The Forest Around Us



Bill Moore

Ontario is ready - for Loggers Sports

....Ontario is ready – for Loggers Sports.
....Yesterday I stood on the banks of the Ottawa river at Pembrooke and watched two champion log birlers from B.C. Jube Wickheim and Owen Carney thrill a crowd of a thousand people with their skill of footwork as they tried to roll their opponent into that historic river. I had the feeling that the old time river drivers of a hundred years ago were looking down from the heavens and saying – “Look at them darn fools, doin that fer fun – when we used to make our beans and bacon working on that spot.” There had to be a feeling like that because what Jube and Owen were doing to show off the skills of balance and precision, the old times of J.R. Booth Timber Co. and Ebenezer Eddy’s Co. did all day long on the great river drives of the turn of the century.
....Today the river is quiet of log drives – no longer are the slim red and white pine logs, or the square hewn timbers to be seen floating down river to the pulp and saw mills of the past. Automation came to this beautiful Ottawa valley like it has elsewhere in Canada, in the form of power saws – trucks and skidders. But the heritage lives on, and the old timers I have spoken to back here are quick to tell you of the great old days. For this was logging country long before B.C. got into business, and the land was full of husky men who could make an ox and a hand saw sing into the vast forest around this Ontario.
....I’m here in Ontario with five cham-pion B.C. loggers – the two named above and Ron Hartill, Dick Henling and the ever jovial Power Saw Pete Holmquist. We are on a tour of Ontario’s forest industry to show the folks here the Logging Sports of axe throwing, hand-bucking, power-saw chair carving, tree climbing, chopping and log birling. And I can tell you the crowds love it. We will have put on such demonstrations in Toronto’s On-tario Place, Harcourt, Pembrooke,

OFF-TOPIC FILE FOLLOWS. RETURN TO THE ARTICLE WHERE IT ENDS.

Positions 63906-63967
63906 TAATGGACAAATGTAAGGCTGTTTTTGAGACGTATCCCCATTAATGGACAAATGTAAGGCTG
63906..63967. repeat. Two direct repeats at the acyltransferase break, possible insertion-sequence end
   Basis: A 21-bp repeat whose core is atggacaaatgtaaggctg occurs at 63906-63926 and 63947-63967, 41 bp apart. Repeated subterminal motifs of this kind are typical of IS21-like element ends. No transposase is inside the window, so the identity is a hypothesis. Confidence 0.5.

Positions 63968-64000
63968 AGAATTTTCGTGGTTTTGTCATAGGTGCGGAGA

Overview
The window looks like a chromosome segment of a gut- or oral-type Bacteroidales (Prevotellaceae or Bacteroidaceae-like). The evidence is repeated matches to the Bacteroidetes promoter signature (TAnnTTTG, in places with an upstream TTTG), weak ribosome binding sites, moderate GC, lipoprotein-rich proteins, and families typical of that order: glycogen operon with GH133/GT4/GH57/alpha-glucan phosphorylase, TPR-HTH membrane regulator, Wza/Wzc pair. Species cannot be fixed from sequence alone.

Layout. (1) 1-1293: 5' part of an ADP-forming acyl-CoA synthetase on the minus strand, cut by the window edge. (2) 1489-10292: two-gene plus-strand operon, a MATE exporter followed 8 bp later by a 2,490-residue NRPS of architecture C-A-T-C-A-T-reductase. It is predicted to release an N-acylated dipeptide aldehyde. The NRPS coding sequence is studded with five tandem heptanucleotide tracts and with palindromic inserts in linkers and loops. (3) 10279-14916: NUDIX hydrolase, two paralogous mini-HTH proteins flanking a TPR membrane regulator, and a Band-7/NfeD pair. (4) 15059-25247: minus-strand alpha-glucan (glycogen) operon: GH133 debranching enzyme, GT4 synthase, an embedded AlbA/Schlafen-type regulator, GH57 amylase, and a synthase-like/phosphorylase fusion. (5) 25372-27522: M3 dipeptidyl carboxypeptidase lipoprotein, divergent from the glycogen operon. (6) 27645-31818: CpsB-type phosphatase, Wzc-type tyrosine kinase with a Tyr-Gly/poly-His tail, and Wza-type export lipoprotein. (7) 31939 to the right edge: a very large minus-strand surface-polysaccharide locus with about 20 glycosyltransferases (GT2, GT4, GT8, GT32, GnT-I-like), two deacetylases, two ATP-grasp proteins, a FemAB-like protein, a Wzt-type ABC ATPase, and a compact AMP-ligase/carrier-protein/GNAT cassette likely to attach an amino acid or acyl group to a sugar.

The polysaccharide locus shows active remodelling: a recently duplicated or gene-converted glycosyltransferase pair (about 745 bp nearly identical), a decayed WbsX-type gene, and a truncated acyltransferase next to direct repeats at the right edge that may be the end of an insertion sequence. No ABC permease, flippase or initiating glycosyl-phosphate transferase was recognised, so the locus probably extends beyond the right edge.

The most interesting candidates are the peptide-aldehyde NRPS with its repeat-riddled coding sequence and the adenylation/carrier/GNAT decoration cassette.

Timmins, Dubreuilville, Hearst and Thunder Bay. We are joined by twenty students from the faculties of forestry and teaching from Victoria college, B.C.L.F., Simon Fraser and the University of B.C. Our students take a bit different route than the loggers, viewing an intensive itinerary of logging, research, mills and forest centers through-out Ontario – and we rendez-vous together three times over the nine day trip.
....All this was put together by a Festival of forestry Committee in Ottawa. With the backing of the Jack Davis’s Federal Forestry Department our group will learn of Ontario’s vast forest industry and our loggers will hope to encourage the newly founded Ontario Loggers Sports Association to reach back into their heritage to show their public and the people of Canada – the skills of a logger.